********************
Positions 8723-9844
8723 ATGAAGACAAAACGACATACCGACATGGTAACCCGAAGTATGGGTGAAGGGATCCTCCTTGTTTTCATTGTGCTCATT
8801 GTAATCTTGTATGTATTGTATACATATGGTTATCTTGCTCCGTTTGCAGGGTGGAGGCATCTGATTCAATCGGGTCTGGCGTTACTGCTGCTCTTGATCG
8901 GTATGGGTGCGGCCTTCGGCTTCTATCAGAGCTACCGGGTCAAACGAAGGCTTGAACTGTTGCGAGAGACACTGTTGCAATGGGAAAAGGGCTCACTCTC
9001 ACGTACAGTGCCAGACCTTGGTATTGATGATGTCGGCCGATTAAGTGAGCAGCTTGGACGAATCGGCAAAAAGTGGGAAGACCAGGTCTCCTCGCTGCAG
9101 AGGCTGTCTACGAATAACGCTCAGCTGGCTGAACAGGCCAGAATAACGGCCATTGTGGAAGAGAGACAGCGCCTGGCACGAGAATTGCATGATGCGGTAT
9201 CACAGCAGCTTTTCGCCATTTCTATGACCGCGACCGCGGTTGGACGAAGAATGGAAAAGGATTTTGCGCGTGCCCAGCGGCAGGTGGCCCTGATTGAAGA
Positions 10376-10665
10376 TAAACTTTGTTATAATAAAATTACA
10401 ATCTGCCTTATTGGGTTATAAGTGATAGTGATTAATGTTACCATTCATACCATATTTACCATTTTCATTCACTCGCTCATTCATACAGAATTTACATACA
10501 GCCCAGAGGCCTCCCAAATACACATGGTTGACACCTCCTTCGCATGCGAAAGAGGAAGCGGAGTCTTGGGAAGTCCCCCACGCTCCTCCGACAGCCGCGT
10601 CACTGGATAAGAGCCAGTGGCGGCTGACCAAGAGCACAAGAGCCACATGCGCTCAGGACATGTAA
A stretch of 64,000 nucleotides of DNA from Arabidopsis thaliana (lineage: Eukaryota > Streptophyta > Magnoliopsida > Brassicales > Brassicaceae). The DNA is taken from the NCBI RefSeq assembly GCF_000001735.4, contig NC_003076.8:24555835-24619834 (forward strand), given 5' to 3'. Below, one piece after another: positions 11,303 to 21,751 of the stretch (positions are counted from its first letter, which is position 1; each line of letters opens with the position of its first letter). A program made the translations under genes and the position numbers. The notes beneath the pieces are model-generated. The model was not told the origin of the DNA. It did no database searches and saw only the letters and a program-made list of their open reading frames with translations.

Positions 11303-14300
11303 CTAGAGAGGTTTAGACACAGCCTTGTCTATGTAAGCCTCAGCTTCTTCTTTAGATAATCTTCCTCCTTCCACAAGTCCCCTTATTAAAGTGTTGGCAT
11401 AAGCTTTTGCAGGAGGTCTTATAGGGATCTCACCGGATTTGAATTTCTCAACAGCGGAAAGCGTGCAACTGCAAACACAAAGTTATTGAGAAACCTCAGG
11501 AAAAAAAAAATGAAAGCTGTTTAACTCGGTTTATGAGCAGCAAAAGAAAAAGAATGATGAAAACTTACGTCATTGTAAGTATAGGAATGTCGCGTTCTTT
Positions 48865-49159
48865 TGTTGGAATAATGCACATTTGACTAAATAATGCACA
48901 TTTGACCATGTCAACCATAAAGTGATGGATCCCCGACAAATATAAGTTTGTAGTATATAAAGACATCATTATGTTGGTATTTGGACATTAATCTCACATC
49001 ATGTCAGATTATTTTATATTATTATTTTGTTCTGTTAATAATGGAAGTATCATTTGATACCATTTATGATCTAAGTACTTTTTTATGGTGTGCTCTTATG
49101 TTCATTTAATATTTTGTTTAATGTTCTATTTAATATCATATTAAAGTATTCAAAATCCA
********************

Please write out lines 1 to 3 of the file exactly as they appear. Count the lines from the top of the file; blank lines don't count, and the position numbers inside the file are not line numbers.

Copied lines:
Positions 8723-9844
8723 ATGAAGACAAAACGACATACCGACATGGTAACCCGAAGTATGGGTGAAGGGATCCTCCTTGTTTTCATTGTGCTCATT
8801 GTAATCTTGTATGTATTGTATACATATGGTTATCTTGCTCCGTTTGCAGGGTGGAGGCATCTGATTCAATCGGGTCTGGCGTTACTGCTGCTCTTGATCG